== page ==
There are many factors to consider when choosing a financial advisor. One important thing that doesn’t always come to mind is the potential influence the advisor may have from the company he or she is associated with. Many investors have a sense of comfort in the brand recognition of some of the major financial firms. They offer a feeling of safety in that their size may limit the risk of fraud. This makes them wary of investing with a smaller boutique firm.
What do investors and advisors give up for that relief? Well, it mostly lies in the incentives that advisors may have to sell proprietary products and services. If your advisor works for ABC company and he or she is only recommending ABC products to you, that should be a huge red flag. However, it doesn’t stop at investment products. Many advisors at the major firms are being pressured to sell proprietary banking products and services to their clients. This puts advisors in a difficult position. There are certainly advisors that embrace it. They have enough clients who will have needs that warrant the use of those products. However, the question still remains about whether or not advisors want this cloud hanging over their heads.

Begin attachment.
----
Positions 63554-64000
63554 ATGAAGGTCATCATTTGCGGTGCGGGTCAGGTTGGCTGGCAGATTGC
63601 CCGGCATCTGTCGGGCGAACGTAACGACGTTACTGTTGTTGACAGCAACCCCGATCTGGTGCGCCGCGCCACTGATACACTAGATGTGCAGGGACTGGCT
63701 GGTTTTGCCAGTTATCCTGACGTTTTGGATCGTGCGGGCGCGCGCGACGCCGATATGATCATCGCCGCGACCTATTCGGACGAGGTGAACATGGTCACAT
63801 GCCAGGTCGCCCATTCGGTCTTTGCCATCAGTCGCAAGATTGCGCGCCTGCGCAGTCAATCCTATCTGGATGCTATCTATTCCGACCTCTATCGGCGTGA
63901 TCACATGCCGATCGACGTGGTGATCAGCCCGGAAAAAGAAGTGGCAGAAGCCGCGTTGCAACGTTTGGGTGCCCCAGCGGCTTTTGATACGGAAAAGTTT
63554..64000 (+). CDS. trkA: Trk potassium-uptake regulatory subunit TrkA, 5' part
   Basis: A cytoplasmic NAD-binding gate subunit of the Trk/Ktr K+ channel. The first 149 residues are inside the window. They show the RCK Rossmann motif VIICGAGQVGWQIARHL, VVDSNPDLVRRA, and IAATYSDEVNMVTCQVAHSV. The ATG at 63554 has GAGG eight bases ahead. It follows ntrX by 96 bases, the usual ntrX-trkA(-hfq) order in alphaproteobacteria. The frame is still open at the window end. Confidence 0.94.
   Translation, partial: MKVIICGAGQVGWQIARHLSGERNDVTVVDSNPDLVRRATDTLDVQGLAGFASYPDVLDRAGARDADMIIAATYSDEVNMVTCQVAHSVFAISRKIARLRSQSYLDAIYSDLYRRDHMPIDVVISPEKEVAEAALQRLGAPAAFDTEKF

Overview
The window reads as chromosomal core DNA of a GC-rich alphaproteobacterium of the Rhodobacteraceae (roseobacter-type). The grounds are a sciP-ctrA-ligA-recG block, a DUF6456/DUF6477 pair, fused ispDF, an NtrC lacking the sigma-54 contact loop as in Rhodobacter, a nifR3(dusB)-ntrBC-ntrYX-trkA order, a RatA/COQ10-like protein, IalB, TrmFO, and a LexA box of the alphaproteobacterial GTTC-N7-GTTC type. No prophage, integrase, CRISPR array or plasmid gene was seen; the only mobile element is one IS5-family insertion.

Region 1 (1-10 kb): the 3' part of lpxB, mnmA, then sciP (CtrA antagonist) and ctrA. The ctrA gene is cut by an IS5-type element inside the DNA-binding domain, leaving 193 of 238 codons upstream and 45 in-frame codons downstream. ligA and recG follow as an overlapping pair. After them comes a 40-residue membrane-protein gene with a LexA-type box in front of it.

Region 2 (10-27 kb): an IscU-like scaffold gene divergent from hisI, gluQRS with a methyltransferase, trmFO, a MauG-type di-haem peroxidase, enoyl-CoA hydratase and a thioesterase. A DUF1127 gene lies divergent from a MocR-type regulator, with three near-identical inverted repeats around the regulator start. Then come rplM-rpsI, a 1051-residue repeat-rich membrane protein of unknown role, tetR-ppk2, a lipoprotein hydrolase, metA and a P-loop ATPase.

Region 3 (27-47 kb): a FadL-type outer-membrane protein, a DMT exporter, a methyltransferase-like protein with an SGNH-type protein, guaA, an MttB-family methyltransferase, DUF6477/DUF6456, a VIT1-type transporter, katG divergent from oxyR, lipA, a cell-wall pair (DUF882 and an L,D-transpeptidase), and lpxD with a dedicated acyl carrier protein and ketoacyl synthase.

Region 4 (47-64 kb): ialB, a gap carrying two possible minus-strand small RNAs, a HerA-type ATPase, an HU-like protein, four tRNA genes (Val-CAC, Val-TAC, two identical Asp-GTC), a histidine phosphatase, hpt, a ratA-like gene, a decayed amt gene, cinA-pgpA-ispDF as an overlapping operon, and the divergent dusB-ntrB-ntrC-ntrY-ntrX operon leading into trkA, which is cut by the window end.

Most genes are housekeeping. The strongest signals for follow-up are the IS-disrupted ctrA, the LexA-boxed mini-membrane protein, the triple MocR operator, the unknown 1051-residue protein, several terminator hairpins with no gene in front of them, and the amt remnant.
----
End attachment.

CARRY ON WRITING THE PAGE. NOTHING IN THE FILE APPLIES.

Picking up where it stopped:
Enter boutique firms. Many of these firms were started by advisors who made the decision to break away from larger firms. The number of boutique firms has grown substantially over the last 10 years and the trajectory is expected to continue. The advisors don’t need the large firms nearly as much as they did in the past. Rather than choosing a financial firm to work for, they can simply choose a partner to custody the client assets and process the transactions. There are some large, household names that have business models to cater to independent advisors and their clients. On top of that, the cost of transactions is very minimal if there is any cost at all. It is a win/win for the advisors and their clients. The advisors don’t have to sacrifice their integrity by having proprietary products pushed on them and the clients get the sense of security of a major financial firm holding their assets.
While we’re not declaring the death of large firms by any means, we do think they will have to make some changes to retain their advisors and clients. The alternatives have never been more accessible. That is a great thing for the most important part of the equation, the client. The advisors are in a better position than ever before to stand up to the “mother ship” and do what is best for their clients. Some advisors will work it out with the large firms and others will break away to a boutique. Either way, the top advisors are making decisions with the client’s best interest at heart. We’re very happy with our choice to be a boutique RIA and are grateful to our clients for their trust in our decision.